Canada counts damage after Fiona; Cuba and Florida brace for storm Ian

The powerful winds and waves of Storm Fiona knocked this boat ashore in New London, on Canada's Prince Edward Island; officials said the region suffered some of its worst storm damage in memory

Parts of eastern Canada suffered “immense” devastation, officials said Sunday after powerful storm Fiona swept houses into the sea and caused major power outages, as the Caribbean and Florida braced for intensifying Tropical Storm Ian.

Canadian authorities have now confirmed two deaths caused when Fiona, then a post-tropical cyclone, tore into Nova Scotia and Newfoundland early Saturday. 

Fiona had earlier claimed seven lives as it roared through the Caribbean at the start of a week of havoc.

Officials on Prince Edward Island on Sunday confirmed the death of one person there, though there were few details.

And the search for a 73-year-old woman believed to have been swept from her home in Newfoundland is now “a recovery mission,” provincial justice minister John Hogan said.

The storm packed intense winds of 80 miles (130 kilometers) per hour when it arrived with force rarely seen in eastern Canada, bringing torrential rain and waves of up to 40 feet (12 meters).

“The devastation is immense,” Nova Scotia Premier Tim Houston told reporters. “The magnitude of the storm is incredible.”

Storm surges swept at least 20 homes into the sea in the town of Channel-Port aux Basques, on the southwestern tip of Newfoundland.

Officials there are now searching for the body of the 73-year-old woman, who apparently was sheltering in her basement when waves broke through.

Mayor Brian Button described “a total war zone” in the coastal community. 

Some 200 residents had been evacuated before the storm hit.

On Sunday, residents were reckoning with the damage.

“Some people have lost everything, and I mean everything,” Button told CBC News.

“The sea was taking back the land and we were getting separated. A lot of our homes are built along the coastline along the Atlantic Ocean. Down there, Fiona just wiped out parts of that,” he said. 

Tempers were fraying Sunday as residents tried to return to their homes — or what was left of them. 

“I know people are showing up at the barricades angry this morning and wanting to move in and go check up on their properties,” said Button on Facebook Live.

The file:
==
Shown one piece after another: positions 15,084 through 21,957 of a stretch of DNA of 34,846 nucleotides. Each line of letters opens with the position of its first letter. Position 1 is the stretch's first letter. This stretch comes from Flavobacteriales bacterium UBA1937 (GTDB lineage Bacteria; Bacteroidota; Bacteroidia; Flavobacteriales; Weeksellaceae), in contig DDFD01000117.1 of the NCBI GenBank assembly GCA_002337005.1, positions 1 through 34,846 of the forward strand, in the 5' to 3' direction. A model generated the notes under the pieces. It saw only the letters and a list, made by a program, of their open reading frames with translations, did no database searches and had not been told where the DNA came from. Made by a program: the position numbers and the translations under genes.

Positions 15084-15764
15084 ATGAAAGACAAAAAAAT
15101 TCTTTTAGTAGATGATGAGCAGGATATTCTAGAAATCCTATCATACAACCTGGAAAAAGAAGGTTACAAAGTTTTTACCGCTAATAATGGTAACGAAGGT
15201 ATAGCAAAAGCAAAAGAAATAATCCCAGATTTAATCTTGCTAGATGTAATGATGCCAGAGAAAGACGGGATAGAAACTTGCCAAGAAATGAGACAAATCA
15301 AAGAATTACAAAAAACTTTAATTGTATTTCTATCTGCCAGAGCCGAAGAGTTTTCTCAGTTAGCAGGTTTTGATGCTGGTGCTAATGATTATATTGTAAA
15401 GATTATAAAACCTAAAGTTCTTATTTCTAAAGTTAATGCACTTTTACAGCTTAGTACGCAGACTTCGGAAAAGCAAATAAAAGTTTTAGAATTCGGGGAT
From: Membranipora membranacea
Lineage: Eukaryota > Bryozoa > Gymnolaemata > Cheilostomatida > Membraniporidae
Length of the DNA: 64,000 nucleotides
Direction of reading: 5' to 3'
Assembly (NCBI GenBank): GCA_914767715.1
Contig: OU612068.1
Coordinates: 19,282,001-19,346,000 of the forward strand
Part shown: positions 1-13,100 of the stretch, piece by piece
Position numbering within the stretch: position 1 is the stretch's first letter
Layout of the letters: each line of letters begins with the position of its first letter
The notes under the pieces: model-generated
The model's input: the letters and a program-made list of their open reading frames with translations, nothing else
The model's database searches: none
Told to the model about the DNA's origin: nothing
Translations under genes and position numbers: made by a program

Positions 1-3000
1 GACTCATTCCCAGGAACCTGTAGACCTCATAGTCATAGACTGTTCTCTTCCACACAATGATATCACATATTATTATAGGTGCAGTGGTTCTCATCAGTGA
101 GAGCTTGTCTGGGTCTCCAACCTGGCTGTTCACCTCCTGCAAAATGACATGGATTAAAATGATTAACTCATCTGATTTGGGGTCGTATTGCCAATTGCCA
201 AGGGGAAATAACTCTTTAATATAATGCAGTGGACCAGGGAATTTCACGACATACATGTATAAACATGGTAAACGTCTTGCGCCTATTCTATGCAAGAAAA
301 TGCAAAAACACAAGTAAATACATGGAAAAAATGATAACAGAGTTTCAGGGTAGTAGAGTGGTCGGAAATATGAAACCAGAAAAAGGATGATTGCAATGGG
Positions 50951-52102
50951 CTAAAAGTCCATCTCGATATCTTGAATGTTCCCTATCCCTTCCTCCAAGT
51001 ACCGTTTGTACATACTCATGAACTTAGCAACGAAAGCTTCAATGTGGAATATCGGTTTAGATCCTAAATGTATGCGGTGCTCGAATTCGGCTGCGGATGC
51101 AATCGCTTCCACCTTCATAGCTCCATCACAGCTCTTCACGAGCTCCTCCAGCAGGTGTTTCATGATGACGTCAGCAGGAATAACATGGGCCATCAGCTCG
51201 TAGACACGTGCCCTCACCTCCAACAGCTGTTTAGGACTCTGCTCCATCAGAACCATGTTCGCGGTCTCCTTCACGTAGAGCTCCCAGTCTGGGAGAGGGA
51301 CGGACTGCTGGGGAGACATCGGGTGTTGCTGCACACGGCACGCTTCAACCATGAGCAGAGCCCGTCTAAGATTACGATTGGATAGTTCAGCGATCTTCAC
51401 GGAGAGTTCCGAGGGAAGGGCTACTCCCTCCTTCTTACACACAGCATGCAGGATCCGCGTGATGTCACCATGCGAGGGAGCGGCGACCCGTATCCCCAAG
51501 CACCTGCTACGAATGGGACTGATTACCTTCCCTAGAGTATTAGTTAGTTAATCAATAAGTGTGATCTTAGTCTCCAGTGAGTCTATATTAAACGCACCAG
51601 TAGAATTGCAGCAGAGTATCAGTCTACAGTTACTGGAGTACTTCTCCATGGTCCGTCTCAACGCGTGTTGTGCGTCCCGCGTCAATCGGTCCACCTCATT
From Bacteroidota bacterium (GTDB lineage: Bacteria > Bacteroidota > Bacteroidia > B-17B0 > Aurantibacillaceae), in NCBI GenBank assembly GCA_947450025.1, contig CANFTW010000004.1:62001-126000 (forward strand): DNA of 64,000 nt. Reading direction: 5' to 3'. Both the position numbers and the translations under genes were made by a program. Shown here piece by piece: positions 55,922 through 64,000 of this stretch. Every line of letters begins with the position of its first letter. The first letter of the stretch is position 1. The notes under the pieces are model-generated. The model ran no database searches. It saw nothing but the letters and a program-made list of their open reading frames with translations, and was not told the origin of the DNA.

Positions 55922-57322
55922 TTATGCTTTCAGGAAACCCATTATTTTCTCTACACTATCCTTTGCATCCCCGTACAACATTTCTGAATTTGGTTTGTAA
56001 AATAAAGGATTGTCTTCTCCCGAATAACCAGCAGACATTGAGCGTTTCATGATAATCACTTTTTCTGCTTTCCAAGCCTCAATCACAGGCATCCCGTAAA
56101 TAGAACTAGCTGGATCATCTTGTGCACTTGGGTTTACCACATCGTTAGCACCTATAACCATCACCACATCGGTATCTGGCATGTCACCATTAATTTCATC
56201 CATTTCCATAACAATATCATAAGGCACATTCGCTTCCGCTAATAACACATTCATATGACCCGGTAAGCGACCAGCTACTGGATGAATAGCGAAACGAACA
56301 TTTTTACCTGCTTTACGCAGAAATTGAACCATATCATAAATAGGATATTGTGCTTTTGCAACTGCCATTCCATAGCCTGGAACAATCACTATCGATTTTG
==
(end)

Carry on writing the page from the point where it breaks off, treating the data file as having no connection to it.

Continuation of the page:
“You’ve got to give us a little bit of time… Unfortunately, this is going to take days, could take weeks, could take months in some cases,” he said.

– ‘Incredible storm’ –

Around 320,000 people were still without electricity across five provinces Sunday after the storm felled trees, ripped roofs from buildings and damaged power lines, officials said. Hundreds of utility crews were working to restore power.

Nova Scotia premier Houston told CBC the Canadian military had been deployed to help clear trees and roads.  

Television images showed a long line of cars and people on foot queuing to get gas for generators in Cape Breton, an island off Nova Scotia, where dozens had spent the night in relief centers operated by the Canadian Red Cross.

On Prince Edward Island, Charlottetown Police Chief Brad MacConnell pleaded with residents to stay inside as recovery efforts continue.

“We ask people to stay home unless absolutely necessary,” he told CBC, adding that there’s “a lot of devastation” and hardly an area of the city that had not been significantly affected.

Prime Minister Justin Trudeau said on Twitter that he had met again with his Incident Response Group to ensure that “resources are available to help those affected by the storm.”

By Sunday, with a waning Fiona dissipating over the Labrador Sea, the country’s environmental agency said all warnings had been canceled.

– Ian to become major hurricane –

Further south, parts of the Caribbean as well as the US state of Florida were preparing for Tropical Storm Ian, which the US National Hurricane Center (NHC) said is forecast to become a hurricane on Sunday and a major hurricane by late Monday.

A hurricane warning was in effect for Grand Cayman on Sunday, with Ian poised to brush past the British territory Monday on its way to western Cuba and then Florida by mid-week. 

Governor Ron DeSantis said Saturday that he had declared a state-wide emergency in preparation for the storm, warning on Twitter that “Floridians should take precautions.”

NASA called off the scheduled Tuesday launch of its historic uncrewed mission to the Moon in anticipation of the storm, and US President Joe Biden canceled planned trips to Fort Lauderdale and Orlando.

Authorities in several Florida municipalities including Miami, Fort Lauderdale and Tampa began distributing free sandbags to residents to help them protect their homes from the risk of flooding. 

“It’s never too early to prepare,” tweeted Jane Castor, the mayor of Tampa.


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